Kargil war was fought between India and Pakistan and it went on from May till July 1999 in the Kargil district of Kashmir and along the LOC.
Agra summit, 2001: Another peace project
- A two-day summit was held on 14th July between President Musharraf and PM Vajpayee, with the aim of restoring peace after the Kargil war.
- Along with the issue of Kashmir, nuclear threat reduction, commercial ties, cross-border terrorism and release of prisoners of war were discussed.
- However, no formal agreement could be reached as both India and Pakistan remained inflexible on the Kashmir issue.
India and Pakistan make ceasefire agreement
- India and Pakistan agreed to a ceasefire agreement on 25 November 2003, officially ending 14 years of cross-border skirmishes which had claimed the lives of more than 65,000 people.
- However, the efficacy of the agreement is yet to be seen as a lot of attacks from Pakistan into Indian-held territory are carried out by militants who are unaffected by this official agreement.
2014-15 border skirmishes
A series of border skirmishes took place in 2014 and 2015 between India and Pakistan along the LOC in Kashmir and Punjab resulting in the death of several soldiers and civilians, escalating the tension between the two countries.
Four point peace initiative at 70th UNGA session
- Proposed by Nawaz Sharif at the UNGA, the four-point peace initiative aims at establishing peace between India and Pakistan.
- He requested India and Pakistan to respect ceasefire on LOC in Kashmir.
- His second proposal called for abstinence from using or threatening to use force, while his third proposal called for demilitarisation of Kashmir.
- He also asked for an unconditional mutual abandonment of Siachen Glacier.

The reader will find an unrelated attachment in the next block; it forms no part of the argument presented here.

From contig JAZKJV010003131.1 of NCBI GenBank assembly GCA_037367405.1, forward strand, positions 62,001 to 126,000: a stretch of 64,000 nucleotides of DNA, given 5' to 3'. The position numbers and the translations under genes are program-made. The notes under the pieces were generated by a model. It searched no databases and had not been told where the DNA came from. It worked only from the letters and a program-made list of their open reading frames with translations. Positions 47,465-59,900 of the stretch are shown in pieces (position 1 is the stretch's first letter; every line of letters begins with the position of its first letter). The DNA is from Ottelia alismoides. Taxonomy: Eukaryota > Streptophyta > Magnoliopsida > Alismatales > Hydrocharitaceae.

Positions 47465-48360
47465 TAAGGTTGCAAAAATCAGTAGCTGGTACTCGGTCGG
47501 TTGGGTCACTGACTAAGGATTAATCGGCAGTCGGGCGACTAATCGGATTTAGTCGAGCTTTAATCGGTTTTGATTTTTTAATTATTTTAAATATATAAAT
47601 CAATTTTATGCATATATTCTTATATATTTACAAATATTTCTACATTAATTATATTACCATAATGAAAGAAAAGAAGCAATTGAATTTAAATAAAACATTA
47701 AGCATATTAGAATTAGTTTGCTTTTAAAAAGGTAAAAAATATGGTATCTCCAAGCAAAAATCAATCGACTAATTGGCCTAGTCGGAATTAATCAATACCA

The Siachen glacier, situated at an altitude of 5,753 metres, in Karakoram is the highest battlefield on earth, and has seen Indo-Pakistan skirmishes since 1984. In the last three decades, 846 soldiers have lost their lives at Siachen.
India's response to Pak PM's request
- Nawaz Sharif's request for demilitarising Kashmir was rejected by India on 1 October 2015 at the 70th UNGA session.
- Pakistani President Nawaz Sharif had remarked that Kashmiris were "oppressed by foreign occupation", to which India hit out saying, "It is, except that the occupier in question is Pakistan."
- Ministry of External Affairs spokesperson Vikas Swarup argued that Pakistan promoted terrorism and should be "deterrorised".
Modi appreciates Sushma's reply to Sharif's proposal
- Minister of External Affairs, Sushma Swaraj undermined Sharif's four-point proposal at UNGA saying, "We do not need a four-point proposal. We need just one: give up terrorism and let us sit down and talk", drawing praise from PM Modi.
- She stated that Pakistan couldn't catch the perpetrators of the 2008 Mumbai-attacks.
- She also stated that there had been new cross-border attacks by Pakistani terrorists.